European lawmaker Daniel Cohn-Bendit revoked his membership of the French Greens on Sunday (23 September) in protest at the party's decision to oppose the ratification of the European Union's budget discipline pact.
The move threatens to rob the Europe-Écologie Party of one of its most recognisable deputies – known for his rabble-rousing during 1968 student riots in Paris – and may exacerbate tensions within the group, which supports France's Socialist-led government and has two ministerial posts.
The French Greens voted overwhelmingly against the terms of the pact at a grassroots assembly on Saturday, concluding that it would not provide long-term answers to the EU crisis nor help foster environmentally friendly policies.
France is expected to ratify the pact early next month, though a major revolt within the coalition could force the Socialists into an embarrassing reliance on the conservative opposition.
"Yesterday's federal council was dramatic. Dramatically pathetic," Cohn-Bendit told French television station i-Tele.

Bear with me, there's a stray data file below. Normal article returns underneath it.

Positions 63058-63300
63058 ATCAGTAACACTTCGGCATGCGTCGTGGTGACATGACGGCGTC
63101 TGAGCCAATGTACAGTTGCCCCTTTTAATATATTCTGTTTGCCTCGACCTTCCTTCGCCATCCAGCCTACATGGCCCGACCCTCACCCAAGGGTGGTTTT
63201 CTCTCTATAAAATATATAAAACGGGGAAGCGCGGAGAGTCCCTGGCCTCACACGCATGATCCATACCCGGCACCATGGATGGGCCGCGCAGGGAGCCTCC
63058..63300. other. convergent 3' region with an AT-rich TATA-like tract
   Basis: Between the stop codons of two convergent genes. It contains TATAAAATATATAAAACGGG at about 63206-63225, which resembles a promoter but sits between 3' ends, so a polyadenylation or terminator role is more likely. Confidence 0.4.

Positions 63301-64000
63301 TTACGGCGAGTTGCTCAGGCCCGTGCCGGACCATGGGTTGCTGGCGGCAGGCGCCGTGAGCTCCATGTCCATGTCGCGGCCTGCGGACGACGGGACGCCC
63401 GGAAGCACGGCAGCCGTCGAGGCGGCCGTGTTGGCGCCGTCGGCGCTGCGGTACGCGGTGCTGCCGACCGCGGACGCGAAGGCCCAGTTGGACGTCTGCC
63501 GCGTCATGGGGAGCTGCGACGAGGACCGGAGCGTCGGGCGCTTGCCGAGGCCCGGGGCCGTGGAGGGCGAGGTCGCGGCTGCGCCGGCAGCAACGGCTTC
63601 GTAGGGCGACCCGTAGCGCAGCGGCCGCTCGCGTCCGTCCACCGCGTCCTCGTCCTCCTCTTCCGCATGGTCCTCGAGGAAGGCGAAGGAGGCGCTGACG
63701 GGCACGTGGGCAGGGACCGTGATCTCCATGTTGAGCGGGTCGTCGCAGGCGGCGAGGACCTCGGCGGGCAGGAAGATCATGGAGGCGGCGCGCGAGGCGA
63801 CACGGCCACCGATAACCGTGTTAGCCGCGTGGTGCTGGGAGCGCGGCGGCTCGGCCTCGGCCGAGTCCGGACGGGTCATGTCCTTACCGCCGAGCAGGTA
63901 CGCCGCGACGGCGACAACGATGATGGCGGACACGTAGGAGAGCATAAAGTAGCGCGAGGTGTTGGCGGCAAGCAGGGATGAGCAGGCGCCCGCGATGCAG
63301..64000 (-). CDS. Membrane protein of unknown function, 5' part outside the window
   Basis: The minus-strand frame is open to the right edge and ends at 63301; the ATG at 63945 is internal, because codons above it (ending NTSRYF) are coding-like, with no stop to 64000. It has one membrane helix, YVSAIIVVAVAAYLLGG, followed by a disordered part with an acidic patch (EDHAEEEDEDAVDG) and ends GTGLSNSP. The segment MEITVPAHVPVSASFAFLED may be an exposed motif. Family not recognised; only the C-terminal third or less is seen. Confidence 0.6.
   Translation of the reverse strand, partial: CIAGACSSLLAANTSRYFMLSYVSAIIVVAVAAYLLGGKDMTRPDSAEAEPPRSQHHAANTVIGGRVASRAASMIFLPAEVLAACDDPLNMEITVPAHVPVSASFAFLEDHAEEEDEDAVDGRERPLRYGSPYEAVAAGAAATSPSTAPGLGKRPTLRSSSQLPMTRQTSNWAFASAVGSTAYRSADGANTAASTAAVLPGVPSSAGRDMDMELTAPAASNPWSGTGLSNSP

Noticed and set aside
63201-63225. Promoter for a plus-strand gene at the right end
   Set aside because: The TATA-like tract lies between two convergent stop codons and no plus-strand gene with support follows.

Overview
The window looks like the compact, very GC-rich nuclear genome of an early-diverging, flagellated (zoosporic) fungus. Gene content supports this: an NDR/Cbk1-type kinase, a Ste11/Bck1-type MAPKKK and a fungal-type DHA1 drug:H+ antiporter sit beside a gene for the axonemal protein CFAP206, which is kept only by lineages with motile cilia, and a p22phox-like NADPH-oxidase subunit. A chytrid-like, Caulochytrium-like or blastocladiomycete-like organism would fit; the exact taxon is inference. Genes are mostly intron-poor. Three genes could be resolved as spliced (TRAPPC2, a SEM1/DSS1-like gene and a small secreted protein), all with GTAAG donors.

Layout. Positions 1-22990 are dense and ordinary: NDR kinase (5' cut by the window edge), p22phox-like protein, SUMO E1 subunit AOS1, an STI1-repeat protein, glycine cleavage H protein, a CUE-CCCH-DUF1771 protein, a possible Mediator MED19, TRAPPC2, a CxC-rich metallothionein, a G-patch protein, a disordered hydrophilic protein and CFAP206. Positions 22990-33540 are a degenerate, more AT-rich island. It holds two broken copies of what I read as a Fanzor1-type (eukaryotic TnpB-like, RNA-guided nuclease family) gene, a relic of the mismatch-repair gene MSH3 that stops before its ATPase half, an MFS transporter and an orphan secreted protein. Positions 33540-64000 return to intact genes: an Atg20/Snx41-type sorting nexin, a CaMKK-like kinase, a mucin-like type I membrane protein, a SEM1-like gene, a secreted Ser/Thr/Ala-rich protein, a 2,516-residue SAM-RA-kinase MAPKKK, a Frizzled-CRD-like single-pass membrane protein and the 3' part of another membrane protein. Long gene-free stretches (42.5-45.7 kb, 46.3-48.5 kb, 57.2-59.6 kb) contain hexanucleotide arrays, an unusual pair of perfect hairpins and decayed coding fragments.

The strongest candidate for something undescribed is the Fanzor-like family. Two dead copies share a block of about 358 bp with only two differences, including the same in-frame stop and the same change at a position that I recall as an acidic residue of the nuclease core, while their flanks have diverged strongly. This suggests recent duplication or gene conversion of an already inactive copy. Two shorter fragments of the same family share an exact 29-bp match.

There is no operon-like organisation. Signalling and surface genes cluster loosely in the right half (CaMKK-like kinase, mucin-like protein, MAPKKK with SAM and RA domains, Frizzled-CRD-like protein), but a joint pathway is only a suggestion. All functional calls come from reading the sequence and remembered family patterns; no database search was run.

"I've decided to suspend my participation in this movement. It's clear to me that deep down, things are finished between me and Europe-Ecologie."
Cohn-Bendit said the French Green party's position on the fiscal treaty was "completely inconsistent" arguing that the party should pull out of the French government and vote against the budget.
"I don't want to endorse this leftist policy drift," the Franco-German MEP further went on.
Cohn-Bendit, nicknamed "Danny the Red" for his student activism, has served as deputy for French Green parties since 1999 and is co-president of the European Parliament's Greens group.